You go to the gym to lift weights and do cardio, but have you ever thought about strengthening your pelvic floor? While pelvic floor exercises are recommended for pregnant women to help make birth easier, every person can find benefits from doing these exercises. We’re here to explain in simple terms just what the pelvic floor is, and some exercises that can help strengthen this important group of muscles.
So What Even is the Pelvic Floor?
Before we get into exercises, let’s talk about what the pelvic floor is and its function in your body. The pelvic floor is a group of muscles that span from your tailbone to your pubic bone. Sometimes this region of your body can be referred to as a muscular “hammock.” This is because you can imagine it as a hammock between your hip bones that holds your bladder, uterus, rectum, and other pelvic organs in place. Wow, right?
The pelvic floor serves a variety of different purposes in your body – it helps to support your spine and hips, controls the bowel and bladder, helps with breathing, and finally aids in that region’s blood circulation. As you can see, the pelvic floor does quite a bit for your body, so keeping it strengthened can maintain many different bodily functions.
During pregnancy, a woman’s pelvic floor can become weakened due to the additional pressure placed on the area. As the fetus begins to grow in a woman’s womb, the muscles are under more and more pressure, causing them to work harder. At the same time, your body releases particular hormones such as relaxin and progesterone that can soften your muscles to prepare you for delivering a baby. That’s why performing exercises that are targeted at strengthening your pelvic floor is so important when you’re pregnant.
3 Pelvic Floor Exercises to Try at Home
When it comes to strengthening your pelvic floor, luckily there are a variety of different exercises that you can do daily at home to strengthen your pelvic muscles. We’re here to share with you some of the top exercises that will help you strengthen your pelvic floor muscles that are quick and can be easily incorporated into any day.
One of the most common exercises that can be recommended are called Kegels (pronounced: KEE-gulls). This exercise, developed by Arnold Kegel in 1948, focuses on contracting and then relaxing the pelvic floor muscles to strengthen them. To perform this exercise, a helpful cue that you can think about is to imagine stopping the flow of urine. Funny, but true.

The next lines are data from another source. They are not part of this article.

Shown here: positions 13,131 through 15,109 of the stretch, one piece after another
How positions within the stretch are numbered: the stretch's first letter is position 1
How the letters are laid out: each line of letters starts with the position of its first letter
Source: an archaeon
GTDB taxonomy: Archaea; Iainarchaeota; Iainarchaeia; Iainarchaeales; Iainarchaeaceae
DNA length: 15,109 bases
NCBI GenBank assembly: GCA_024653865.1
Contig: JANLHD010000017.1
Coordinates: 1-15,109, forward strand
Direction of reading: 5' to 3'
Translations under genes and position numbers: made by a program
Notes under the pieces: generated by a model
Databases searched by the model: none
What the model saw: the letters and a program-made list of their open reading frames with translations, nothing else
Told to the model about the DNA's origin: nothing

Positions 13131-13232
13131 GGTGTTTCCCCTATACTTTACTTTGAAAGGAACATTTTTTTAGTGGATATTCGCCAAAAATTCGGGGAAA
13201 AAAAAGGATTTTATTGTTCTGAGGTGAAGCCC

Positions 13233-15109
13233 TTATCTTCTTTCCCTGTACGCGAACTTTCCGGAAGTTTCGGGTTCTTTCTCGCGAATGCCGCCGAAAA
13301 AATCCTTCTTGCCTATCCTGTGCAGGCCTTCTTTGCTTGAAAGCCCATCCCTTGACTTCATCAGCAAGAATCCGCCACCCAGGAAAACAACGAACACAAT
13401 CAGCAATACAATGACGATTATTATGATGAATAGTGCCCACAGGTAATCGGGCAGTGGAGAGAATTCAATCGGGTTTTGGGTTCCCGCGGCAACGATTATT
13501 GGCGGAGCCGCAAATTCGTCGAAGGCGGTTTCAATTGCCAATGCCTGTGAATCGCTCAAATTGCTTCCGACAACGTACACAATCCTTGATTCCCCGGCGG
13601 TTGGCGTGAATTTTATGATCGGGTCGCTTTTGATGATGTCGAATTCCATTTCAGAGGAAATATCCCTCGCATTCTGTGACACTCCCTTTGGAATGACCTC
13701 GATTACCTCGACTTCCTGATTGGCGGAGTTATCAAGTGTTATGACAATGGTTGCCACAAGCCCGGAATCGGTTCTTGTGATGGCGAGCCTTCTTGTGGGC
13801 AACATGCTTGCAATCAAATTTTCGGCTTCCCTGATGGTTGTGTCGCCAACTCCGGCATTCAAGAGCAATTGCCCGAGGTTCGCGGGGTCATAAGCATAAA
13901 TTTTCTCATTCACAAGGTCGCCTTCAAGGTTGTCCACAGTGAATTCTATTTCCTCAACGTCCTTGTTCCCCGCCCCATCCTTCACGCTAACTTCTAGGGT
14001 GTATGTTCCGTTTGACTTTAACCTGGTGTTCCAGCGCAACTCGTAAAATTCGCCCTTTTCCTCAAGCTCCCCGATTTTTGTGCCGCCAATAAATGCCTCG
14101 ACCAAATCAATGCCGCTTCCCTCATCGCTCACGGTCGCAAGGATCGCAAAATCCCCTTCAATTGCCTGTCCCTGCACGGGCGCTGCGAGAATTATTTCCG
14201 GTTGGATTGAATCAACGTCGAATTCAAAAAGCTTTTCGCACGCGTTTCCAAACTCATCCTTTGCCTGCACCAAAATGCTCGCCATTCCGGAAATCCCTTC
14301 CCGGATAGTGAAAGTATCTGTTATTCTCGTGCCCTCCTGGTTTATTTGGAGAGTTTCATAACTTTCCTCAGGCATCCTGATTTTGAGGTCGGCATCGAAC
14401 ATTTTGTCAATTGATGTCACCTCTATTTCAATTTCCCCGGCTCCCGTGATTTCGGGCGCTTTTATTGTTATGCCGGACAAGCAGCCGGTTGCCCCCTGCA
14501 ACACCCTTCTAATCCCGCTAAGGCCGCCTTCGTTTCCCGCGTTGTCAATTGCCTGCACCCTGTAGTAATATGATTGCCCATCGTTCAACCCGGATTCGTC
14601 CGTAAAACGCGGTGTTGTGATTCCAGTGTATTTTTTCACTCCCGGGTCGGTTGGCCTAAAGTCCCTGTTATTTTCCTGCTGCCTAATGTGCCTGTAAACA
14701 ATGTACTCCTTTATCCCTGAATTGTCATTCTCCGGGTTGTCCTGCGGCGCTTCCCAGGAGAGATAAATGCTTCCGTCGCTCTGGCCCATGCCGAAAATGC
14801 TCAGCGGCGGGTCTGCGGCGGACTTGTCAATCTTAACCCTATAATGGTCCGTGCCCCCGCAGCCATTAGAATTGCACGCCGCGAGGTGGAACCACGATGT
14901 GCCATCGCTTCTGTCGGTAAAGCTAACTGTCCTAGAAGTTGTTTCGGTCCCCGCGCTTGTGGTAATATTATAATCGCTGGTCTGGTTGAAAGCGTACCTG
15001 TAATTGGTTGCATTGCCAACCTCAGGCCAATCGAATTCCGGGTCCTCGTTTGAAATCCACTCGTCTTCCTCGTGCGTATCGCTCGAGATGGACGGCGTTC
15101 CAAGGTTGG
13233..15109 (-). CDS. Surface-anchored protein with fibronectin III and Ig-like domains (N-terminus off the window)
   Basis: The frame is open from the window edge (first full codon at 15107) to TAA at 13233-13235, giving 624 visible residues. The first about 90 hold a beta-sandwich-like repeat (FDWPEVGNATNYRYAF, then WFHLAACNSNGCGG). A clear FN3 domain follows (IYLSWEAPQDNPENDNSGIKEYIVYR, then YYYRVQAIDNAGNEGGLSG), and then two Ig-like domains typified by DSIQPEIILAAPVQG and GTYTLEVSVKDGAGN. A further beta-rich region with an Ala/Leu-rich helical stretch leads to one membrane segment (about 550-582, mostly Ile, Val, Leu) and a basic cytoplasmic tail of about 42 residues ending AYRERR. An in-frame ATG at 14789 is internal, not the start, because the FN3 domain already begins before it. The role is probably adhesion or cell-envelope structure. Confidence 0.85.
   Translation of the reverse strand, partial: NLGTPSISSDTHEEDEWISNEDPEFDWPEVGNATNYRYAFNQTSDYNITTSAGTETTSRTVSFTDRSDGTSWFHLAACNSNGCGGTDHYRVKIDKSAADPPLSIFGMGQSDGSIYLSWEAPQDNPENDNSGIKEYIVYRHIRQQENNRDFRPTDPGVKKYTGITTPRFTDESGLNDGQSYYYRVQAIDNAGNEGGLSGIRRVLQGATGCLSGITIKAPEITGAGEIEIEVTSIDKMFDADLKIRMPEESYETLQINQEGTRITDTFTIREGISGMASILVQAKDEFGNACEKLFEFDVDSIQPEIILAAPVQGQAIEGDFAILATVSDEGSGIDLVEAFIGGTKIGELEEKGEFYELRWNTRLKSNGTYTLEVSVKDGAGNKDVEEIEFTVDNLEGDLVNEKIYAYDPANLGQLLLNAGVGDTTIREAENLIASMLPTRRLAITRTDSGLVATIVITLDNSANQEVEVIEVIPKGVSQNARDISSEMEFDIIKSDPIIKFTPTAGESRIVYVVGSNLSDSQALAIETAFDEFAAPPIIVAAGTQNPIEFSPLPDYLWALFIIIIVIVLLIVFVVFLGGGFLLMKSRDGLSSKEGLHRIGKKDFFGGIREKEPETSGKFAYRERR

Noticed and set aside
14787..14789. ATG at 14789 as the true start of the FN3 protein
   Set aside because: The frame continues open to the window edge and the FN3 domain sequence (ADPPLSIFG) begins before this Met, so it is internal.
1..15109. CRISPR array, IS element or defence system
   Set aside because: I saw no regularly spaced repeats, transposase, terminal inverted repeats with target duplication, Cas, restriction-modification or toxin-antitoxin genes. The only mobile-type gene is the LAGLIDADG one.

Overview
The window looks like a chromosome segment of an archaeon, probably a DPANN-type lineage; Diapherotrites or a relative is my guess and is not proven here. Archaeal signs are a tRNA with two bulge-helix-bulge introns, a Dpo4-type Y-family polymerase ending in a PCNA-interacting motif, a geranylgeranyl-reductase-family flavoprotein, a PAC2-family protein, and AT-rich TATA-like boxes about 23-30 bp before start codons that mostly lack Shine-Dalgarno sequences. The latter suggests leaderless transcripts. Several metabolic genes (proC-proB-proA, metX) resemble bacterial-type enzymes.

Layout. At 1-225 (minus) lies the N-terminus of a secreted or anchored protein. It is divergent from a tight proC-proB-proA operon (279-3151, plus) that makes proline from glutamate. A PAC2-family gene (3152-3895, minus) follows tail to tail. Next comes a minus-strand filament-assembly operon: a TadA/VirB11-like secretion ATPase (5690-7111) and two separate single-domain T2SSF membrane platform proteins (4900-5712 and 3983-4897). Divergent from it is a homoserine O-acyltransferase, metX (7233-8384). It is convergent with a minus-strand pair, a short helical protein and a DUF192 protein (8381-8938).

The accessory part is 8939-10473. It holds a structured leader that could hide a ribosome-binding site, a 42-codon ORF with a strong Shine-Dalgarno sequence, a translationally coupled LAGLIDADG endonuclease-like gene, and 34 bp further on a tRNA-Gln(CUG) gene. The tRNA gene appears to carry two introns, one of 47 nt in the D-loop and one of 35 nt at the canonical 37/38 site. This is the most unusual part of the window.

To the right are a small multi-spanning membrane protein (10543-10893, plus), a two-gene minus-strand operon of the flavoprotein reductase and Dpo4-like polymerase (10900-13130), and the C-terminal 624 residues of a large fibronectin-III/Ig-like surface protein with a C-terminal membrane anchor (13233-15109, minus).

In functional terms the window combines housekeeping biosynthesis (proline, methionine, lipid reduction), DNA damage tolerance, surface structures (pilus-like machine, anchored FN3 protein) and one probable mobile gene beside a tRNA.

First, grab your favorite yoga mat and lie on your back with the bottoms of your feet flat and touching the floor. From here, make a mind-muscle connection to your pelvic floor and begin contracting these muscles as you simultaneously lift your hips up and then relax your muscles as you lower your hips back down to the mat. Performing this exercise makes your pelvic floor muscles more flexible while you also stretch the inner thighs.
You might think that breathing exercises are simple and won’t have a huge impact on your pelvic floor but that isn’t true. Deep breathing is an essential exercise that can help with many different functions of your body including your pelvic floor, such as helping you to slow down and relax.
To perform this exercise, be sure to think of your breathing as if you are using the entire 360-degree circumference of your core. To begin, ground yourself and begin with a deep inhale using the entirety of your lungs and then exhale completely. Do this same process eight to ten times in a row to get the most benefit. Watch a cute example video from Hope’s friend and motherhood fitness expert Brooke Cates or this soothing meditative one if you’re stuck on this form!
You’ve maybe done squats before at the gym, but performing a deep, controlled squat can help relieve any tightness in your pelvic floor. To perform this exercise, stand straight and position your feet about shoulder width apart from each other. From there, extend your arms out so that they are parallel to the floor. Slightly lean forward while keeping your back straight and not rounded and lower yourself to the floor. From there, use your core muscles to lift yourself back up to your initial starting position.
Hope has performed many exercises to strengthen her body, including her pelvic floor, to prepare for the birth of her children. You can read about prepping your body and even explore a pre- and postpartum exercise circuit from Brooke Cates in Hope’s book, Your Body Is Magic. Motherhood-preparing exercises such as these, along with self-care in the form of meditation, and MUTHA™ products like the stretch mark-reducing Body Butter can help you prepare for a healthy pregnancy.